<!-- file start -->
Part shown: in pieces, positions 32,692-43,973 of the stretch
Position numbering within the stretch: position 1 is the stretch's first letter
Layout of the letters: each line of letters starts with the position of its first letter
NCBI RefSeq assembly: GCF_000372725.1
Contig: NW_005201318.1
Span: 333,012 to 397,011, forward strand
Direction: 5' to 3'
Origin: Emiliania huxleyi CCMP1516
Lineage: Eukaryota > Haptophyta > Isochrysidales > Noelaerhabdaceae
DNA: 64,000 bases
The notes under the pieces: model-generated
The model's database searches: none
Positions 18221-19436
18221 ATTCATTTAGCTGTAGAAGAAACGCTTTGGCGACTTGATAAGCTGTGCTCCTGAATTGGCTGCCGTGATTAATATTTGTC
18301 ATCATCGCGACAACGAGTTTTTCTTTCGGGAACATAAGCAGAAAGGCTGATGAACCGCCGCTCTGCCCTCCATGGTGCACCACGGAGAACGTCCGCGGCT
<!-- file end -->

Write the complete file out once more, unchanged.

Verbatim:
Part shown: in pieces, positions 32,692-43,973 of the stretch
Position numbering within the stretch: position 1 is the stretch's first letter
Layout of the letters: each line of letters starts with the position of its first letter
NCBI RefSeq assembly: GCF_000372725.1
Contig: NW_005201318.1
Span: 333,012 to 397,011, forward strand
Direction: 5' to 3'
Origin: Emiliania huxleyi CCMP1516
Lineage: Eukaryota > Haptophyta > Isochrysidales > Noelaerhabdaceae
DNA: 64,000 bases
The notes under the pieces: model-generated
The model's database searches: none
Positions 18221-19436
18221 ATTCATTTAGCTGTAGAAGAAACGCTTTGGCGACTTGATAAGCTGTGCTCCTGAATTGGCTGCCGTGATTAATATTTGTC
18301 ATCATCGCGACAACGAGTTTTTCTTTCGGGAACATAAGCAGAAAGGCTGATGAACCGCCGCTCTGCCCTCCATGGTGCACCACGGAGAACGTCCGCGGCT